On a recent trip to Sabah, in Malaysian Borneo, I learned of a nineteenth-century train line that’s still in operation. Starting from Kota Kinabalu, the biggest city in Sabah, the train takes you along the coast to the small town of Beaufort. From there, you can take a second train that roughly traces the Sungai Padas River to the coffee-producing town of Tenom. I love traveling on old trains, so this adventure seemed right up my alley. But it was not without its roadblocks (or landslides).
The train from Kota Kinabalu went smoothly. It wasn’t crowded, so I was able to get a window seat without issue. We made several stops along the way, picking people up and dropping others off in the villages on Borneo’s north coast. There was nothing wrong with this journey – it was efficient and the carriage was air-conditioned – but it wasn’t very scenic and it didn’t have that “step back in time” vibe that I was hoping for.
We arrived in Beaufort at around 10 AM, leaving me three hours before the train to Tenom was scheduled to leave. I meandered every block of the small town, taking in a Chinese New Year celebration at a grade school and eating at one of the Indian “curry houses” next to the open-air market, all while taking in many smiles and hellos from the friendly locals. I even had time to check out a World War II memorial for an important battle that was fought there. By the time I returned to the train station, it was early afternoon and scorching hot.
But the journey wasn’t meant to be. A recent rain storm had caused a landslide midway to Tenom, blocking the tracks. I was disappointed but not ready to give up. It was still possible to go by bus, taking a long detour around the Sungai Padas to the city of Keningau, and then onward to Tenom. Unfortunately, the next bus wouldn’t leave for four more hours, but I still felt it would be worth the wait.
I found a nice park next to a pond and napped; eventually a nearby mosque’s call to prayer woke me. I ate another meal, walked around a bit more, and chatted with a few locals who had no idea that the train line was even blocked. The bus took me into the foothills along Borneo’s main highway and eventually dropped me off in Keningau at 8 PM. It was an industrial city without any tourist attractions, so I got a room and went to bed early, with plans to head to Tenom the next day.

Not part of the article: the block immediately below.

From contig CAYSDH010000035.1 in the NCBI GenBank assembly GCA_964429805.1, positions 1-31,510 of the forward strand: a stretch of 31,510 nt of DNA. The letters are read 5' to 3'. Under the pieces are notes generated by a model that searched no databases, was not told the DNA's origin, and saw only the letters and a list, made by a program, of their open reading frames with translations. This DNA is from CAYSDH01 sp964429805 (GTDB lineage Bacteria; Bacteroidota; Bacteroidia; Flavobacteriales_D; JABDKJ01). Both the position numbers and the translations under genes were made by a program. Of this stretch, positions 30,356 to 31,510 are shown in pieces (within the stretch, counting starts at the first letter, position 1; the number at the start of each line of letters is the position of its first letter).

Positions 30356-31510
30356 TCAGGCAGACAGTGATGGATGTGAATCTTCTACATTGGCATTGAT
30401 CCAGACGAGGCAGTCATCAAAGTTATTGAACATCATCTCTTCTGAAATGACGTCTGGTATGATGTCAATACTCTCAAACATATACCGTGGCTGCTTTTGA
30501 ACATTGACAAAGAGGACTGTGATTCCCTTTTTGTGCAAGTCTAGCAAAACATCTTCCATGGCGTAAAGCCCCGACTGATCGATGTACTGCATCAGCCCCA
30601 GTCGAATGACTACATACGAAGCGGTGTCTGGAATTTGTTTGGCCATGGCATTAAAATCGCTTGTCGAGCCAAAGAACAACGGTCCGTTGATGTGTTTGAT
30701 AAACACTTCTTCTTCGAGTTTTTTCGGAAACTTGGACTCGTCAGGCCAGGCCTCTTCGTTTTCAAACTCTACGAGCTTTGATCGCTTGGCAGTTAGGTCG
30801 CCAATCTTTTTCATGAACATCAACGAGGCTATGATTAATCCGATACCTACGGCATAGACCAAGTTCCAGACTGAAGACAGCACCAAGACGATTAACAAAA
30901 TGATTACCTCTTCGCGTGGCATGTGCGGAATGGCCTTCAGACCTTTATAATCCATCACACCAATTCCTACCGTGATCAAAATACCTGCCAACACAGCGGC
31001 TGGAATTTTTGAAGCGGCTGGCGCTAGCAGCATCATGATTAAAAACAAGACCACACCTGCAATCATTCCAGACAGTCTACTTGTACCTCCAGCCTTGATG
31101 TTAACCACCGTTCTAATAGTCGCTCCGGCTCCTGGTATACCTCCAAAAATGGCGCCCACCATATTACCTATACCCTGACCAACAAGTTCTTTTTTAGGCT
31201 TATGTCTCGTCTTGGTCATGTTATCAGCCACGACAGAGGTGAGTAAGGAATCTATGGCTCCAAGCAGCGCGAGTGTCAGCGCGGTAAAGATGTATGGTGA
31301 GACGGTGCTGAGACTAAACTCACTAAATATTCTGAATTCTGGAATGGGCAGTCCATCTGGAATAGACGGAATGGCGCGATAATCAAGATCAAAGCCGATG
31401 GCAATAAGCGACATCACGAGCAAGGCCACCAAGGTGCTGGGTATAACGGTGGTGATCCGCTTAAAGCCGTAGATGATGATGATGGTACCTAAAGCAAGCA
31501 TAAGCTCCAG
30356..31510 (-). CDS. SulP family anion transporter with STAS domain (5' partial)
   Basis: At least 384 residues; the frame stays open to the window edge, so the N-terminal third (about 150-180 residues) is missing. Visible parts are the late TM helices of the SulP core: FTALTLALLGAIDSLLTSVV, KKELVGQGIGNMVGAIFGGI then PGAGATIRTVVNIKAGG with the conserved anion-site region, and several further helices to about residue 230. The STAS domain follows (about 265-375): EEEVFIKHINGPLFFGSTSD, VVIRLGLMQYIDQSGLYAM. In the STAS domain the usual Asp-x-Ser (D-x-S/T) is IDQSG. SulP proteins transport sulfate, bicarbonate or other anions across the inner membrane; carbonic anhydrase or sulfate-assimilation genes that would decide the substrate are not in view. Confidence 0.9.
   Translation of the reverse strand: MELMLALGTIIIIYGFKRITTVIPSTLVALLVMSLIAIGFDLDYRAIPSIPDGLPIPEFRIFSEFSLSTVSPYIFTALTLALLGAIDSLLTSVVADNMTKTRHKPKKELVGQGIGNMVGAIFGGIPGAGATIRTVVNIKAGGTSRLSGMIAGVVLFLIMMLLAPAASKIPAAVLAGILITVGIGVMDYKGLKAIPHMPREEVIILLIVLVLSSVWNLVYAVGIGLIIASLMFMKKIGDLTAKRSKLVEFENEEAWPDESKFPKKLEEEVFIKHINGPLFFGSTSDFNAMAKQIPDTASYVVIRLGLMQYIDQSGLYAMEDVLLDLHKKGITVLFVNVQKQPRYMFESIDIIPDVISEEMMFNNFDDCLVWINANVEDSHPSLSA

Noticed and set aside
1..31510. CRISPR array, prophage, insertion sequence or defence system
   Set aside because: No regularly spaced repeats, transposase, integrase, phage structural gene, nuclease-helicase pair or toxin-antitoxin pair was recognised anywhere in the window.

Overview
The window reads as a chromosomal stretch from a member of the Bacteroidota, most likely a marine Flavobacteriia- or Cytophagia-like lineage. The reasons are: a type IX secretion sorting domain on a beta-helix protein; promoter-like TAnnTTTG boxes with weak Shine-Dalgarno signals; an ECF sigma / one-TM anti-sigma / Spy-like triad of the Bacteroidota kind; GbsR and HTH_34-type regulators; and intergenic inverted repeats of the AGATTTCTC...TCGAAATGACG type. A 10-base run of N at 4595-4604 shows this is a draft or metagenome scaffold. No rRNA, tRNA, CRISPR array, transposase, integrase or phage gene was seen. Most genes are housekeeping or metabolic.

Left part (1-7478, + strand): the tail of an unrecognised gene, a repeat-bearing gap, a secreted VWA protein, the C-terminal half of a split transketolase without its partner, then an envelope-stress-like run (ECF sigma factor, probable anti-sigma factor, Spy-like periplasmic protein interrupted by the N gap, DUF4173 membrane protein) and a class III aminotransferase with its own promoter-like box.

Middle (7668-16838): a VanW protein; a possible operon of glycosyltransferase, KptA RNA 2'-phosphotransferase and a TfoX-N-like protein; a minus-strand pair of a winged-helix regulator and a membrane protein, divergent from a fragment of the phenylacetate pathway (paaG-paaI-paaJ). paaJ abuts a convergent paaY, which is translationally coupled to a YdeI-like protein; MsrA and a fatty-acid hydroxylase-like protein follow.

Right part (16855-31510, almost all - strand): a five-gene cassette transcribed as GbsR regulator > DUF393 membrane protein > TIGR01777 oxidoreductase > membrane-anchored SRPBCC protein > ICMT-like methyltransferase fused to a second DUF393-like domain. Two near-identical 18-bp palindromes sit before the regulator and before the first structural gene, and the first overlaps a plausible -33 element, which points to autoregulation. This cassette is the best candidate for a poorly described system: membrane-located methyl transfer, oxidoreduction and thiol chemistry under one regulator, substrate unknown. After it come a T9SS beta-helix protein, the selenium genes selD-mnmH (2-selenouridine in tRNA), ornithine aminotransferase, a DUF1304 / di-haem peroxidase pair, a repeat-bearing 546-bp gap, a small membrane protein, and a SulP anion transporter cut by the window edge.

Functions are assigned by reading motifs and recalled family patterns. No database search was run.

Tenom was a beautiful town, located in Sabah’s main coffee-growing region. As an added bonus, its higher elevation meant lower temperatures. I spent the afternoon wandering through the hills and stumbled upon the Fatt Choi Coffee Cabin, where I took in the sunset. While relaxing I met an American man (the first foreigner I had seen in several days) who said that he had just arrived by train! I had assumed that clearing the landslide would take weeks if not months, but apparently the train was already running again. I decided that I would take the train back to Beaufort in the morning.
At night there was a giant New Year’s celebration, complete with lion dances and lots of fireworks, with thousands of people prancing through the streets. But I was mostly excited about my upcoming journey.
The train had an engine and two cars. As soon as an employee opened the entrance gate, the local passengers made a mad dash for the carriage with bench seats, but I sauntered to the open-air boxcar. This train was more my thing! I met a group of young Malaysian teachers who were equally enthralled to be aboard.
We left Tenom at 8:30 and the train slowly traversed the tracks that wound through the river valley. I leaned out the door and took in the green jungle as it flew past. Others sat in the doorway, feet dangling over the tracks. We occasionally approached a small platform next to a few houses, and a single passenger flagged down the train as if it were a bus. There were no roads leading to these houses, so the train was their only mode of transportation. It slowly got more full as we continued.
Halfway into the trip, the train stopped at a rare location with two parallel tracks. The engine disconnected, took the second set of tracks around us, then reconnected behind us. It then pushed us the rest of the way to the landslide area.
When we reached the landslide, we all got out, walked a few hundred meters along the tracks, and waited for another train to approach us from the opposite direction. When it arrived, we swapped places with its passengers and continued on our way.
The trip was quite scenic, with the brown river flowing, and verdant hills in the background. And this trip truly was like stepping back in time, not only because of the train itself, but also the price: less than $1.
We arrived in the familiar town of Beaufort at noon. I made my way back to Kota Kinabalu in the afternoon, happy to have completed one of southeast Asia’s great train rides. And there was plenty more adventure still to come.